If the stock market were to pick a President, it would no doubt vote its shares for Republican Sen. John McCain.
Yet the financial markets are so far counting on a likely Democratic win. But the question is which candidate.
Stanford Financial Group Chief Political Strategist Greg Valliere says the markets would like Sen. Hilllary Clinton, D-N.Y. better than Sen. Barack Obama, D-Ill. "He's far more negative for the market than she is. I think she would have more of a Wall Street influence in her Administration as Bill (Clinton) did," he said. Obama, for instance, would be more aggressive raising taxes.
Today, voters in Pennsylvania cast ballots in their presidential primary which will be key in determining the outcome of the Democratic race. Clinton is widely expected to win, an outcome that would drag on battling between the two Democratic candidates
"I think she's going to win (Pennsylvania) by eight or 10 points...That said, I think people in the markets are beginning to focus on him (Obama)," said Valliere. If Obama wins Pennsylvania? "It could ratchet up the anxiety in the markets over his policies, which are well to the left of her's," he said.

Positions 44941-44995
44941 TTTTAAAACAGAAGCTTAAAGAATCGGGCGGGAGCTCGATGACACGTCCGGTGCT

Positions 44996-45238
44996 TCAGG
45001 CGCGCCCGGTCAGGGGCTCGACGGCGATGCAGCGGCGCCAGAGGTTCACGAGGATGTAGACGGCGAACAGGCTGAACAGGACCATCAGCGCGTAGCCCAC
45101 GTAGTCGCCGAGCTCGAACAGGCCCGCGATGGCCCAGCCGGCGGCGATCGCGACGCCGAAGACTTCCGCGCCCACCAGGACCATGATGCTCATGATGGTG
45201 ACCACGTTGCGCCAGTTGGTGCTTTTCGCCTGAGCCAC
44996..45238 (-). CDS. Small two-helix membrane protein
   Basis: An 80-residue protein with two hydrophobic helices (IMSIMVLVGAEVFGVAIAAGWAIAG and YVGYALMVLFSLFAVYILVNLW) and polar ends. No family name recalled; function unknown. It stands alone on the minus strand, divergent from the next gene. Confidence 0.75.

Dan Clifton, head of policy research at Strategas Partners, doesn't see that much difference between Clinton and Obama on the issues, so the race between them is really more about personality.
To the markets, McCain is seen as more positive than either. "McCain's got the same position on pharmaceuticals, utilities as the Democrats, but there are others where the market will start to say this could be good -- maybe the traditional energy sector and potentially managed care," he said.
If Clinton has a strong showing in Pennsylvania with a 10 point or greater win, "The theory is this race is going to go on a lot longer. That would be a boost to John McCain," he said.
Clifton said if McCain were to win the November election, he would most likely have a Democratic Congress, and the ensuing grid lock could be viewed as a positive by markets. Obama, on the other hand, could enact a great amount of change in his first two years if he were to win, along with a Democratic Congress.
"If it gets to the macro market issues, John McCain is seen as a positive. He's not going to raise your taxes. The Democrats are the complete reverse. Raising taxes is going to lower multiples on the market and restricting trade is going to make less places for business to make profits," he said.